Readers Comment on "Code-Compliant Guardrail Posts" (May/June 2011)

Kudos From Virginia

Congrats to you and Mike Guertin for taking the guardrail-post subject straight on. The guardrail-post article and companion Q&A should help prevent serious deck-related injuries and deaths for decades to come. Mike did a very good job of explaining how the Virginia Tech load test requirements were no different from the load tests required for wood-plastic composites used in guardrail systems per ASTM D7032.

Frank Woeste, Ph.D., P.E.

Professor Emeritus, Virginia Tech

Carriage Bolts Don't Fly

The cover story of the recent issue is very informative, though there is one major issue. Several photos show the author using carriage bolts to connect the Simpson DTT2Z. This is not an acceptable means of attachment for several reasons.

The National Design Specification for Wood Construction (NDS) does not recognize carriage bolts, and no performance values or loads are given. Therefore, it is not acceptable to use carriage bolts in wood-to-wood connections. Additionally, the NDS requires a metal plate or washer between the bolt head and the wood to prevent localized crushing of the wood, which defeats the purpose of a carriage bolt. Carriage bolts can strip out the surrounding wood, especially once the pressure-treated lumber dries out, so tightening or re-tightening the bolts may be impossible. Deck builders should re-tighten all bolted connections once the pressure-treated wood has had a chance to dry, or recommend the homeowner do so. Simpson Strong-Tie specifies machine bolts in its details, therefore that is what is required for use with its product. Furthermore, carriage bolts have not been tested in this application.

Also, the author recommends in several of his own details to cross-bolt through the posts using an offset of only 1/2 inch for 1/2-inch bolts. This does not meet the NDS standard for bolt spacing, which is a minimum of three times the bolt diameter, or in this case, 1 1/2 inches.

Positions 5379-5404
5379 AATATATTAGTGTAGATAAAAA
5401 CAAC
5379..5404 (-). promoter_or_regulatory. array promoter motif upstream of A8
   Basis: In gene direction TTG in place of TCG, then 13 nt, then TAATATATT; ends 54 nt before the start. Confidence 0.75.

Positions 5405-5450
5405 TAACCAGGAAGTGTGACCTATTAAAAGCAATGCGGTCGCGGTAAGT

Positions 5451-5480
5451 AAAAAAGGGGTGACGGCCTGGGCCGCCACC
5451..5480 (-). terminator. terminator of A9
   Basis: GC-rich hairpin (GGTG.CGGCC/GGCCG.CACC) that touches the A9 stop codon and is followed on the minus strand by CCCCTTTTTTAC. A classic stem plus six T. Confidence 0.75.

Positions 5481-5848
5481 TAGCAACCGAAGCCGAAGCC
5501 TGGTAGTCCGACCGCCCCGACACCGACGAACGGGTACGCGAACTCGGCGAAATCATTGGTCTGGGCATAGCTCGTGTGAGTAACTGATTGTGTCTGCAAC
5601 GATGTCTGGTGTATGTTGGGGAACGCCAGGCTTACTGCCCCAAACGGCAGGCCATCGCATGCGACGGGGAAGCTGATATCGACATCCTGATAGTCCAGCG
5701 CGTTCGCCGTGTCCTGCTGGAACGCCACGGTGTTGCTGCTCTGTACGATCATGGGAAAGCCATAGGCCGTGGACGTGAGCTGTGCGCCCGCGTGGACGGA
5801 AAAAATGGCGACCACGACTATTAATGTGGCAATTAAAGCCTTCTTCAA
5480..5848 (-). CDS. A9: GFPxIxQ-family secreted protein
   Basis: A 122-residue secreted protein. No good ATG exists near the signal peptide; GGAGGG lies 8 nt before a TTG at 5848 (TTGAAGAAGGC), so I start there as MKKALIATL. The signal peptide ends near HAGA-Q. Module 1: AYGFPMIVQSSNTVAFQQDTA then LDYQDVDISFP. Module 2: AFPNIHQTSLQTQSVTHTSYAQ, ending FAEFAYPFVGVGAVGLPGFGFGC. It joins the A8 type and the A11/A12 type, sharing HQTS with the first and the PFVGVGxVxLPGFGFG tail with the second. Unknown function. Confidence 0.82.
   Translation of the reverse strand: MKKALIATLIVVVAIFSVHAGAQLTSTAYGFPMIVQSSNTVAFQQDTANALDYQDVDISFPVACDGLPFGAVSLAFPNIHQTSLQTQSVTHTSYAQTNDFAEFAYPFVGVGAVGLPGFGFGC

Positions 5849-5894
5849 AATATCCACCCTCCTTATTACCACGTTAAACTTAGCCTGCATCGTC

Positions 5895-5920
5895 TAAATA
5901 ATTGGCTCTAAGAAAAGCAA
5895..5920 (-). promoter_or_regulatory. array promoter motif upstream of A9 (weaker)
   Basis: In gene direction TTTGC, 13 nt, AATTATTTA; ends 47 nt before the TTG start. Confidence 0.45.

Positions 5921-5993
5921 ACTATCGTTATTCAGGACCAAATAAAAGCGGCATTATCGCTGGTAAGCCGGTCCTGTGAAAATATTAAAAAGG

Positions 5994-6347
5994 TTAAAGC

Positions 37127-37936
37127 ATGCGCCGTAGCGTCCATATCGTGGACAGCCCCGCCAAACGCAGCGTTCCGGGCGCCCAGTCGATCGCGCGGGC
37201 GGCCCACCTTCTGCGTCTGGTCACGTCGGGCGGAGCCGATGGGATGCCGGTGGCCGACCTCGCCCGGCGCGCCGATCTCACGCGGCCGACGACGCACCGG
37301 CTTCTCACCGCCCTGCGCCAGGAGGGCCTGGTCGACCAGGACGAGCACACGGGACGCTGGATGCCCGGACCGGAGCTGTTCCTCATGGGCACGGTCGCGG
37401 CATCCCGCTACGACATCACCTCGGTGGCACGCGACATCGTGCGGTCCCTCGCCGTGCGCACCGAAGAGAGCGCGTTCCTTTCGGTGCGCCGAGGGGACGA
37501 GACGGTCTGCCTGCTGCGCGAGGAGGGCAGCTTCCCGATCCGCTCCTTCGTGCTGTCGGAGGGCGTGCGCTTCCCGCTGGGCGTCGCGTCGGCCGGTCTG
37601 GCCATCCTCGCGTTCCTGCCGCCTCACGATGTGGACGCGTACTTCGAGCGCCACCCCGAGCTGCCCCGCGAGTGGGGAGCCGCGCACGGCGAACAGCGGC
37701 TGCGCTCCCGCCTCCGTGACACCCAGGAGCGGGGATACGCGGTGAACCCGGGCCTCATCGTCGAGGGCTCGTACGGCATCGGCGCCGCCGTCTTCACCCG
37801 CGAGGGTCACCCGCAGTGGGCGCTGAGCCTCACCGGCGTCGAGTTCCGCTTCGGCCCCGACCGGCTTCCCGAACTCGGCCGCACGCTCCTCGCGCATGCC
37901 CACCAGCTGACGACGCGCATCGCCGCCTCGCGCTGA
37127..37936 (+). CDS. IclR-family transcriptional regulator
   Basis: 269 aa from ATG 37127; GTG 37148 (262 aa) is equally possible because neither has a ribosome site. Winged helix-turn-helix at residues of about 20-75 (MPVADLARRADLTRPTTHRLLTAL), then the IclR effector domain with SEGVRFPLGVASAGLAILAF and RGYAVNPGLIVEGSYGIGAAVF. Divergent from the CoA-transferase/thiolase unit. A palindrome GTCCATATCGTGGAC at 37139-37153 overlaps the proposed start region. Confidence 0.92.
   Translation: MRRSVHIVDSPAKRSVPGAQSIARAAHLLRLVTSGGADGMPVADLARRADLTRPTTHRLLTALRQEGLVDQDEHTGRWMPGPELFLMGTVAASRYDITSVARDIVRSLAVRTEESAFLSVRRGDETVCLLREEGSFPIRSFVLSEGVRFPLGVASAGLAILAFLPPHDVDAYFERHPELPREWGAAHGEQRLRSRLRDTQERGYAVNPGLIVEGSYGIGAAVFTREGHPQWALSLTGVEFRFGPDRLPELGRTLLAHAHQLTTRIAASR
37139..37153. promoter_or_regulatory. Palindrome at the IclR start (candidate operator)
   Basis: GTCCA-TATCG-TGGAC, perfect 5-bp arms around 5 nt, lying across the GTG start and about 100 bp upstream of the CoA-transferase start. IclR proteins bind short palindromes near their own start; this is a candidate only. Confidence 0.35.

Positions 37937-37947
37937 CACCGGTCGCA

Robert H. Gould

Senior Structural Engineer, Emanuel Engineering

Stratham, N.H.

Hardware for Stair Posts

Mike Guertin's article on code-compliant posts did a fine job of detailing the problem and provided great solutions. I noticed, however, that stairs were not addressed. Code requires that stair rail posts meet the same 200-pound load standard as other posts. The engineering testing for EZ Stairs hardware revealed that rail posts attached to our brackets will withstand up to 500 pounds of lateral thrust. This application of our rail-post support is an inexpensive solution that works equally well for housed and conventional cut stringers, as well as for stairs built using our hardware.

Gordon T. Walker

EZ Stairs

Advocates Blocking and 6x6 Posts

I was a little disappointed to find no mention of 6x6 posts in the article on post connections. I like to use 6x6s because they look more to scale on large decks and are stronger than 4x4s.

Also, in my view, exterior post mounting gives the appearance that the deck builder doesn't know what he is doing. It looks like he built the deck and forgot to install the posts until he was done.

Finally, I pressure-block all my posts inside the rim. I can see the need for metal connectors if the posts have to be mounted on the outside of a rim, but I can't see where they offer any more strength if a post is properly pressure-blocked inside the rim. Plus, bolt holes are penetrations that weaken the wood's integrity and allow water into the wood. I think we should make railings as safe as possible, but not at the expense of shortening the life of the wood or unnecessarily lightening the pocketbooks of our customers.

Bob Simonson

Sammamish, Wash.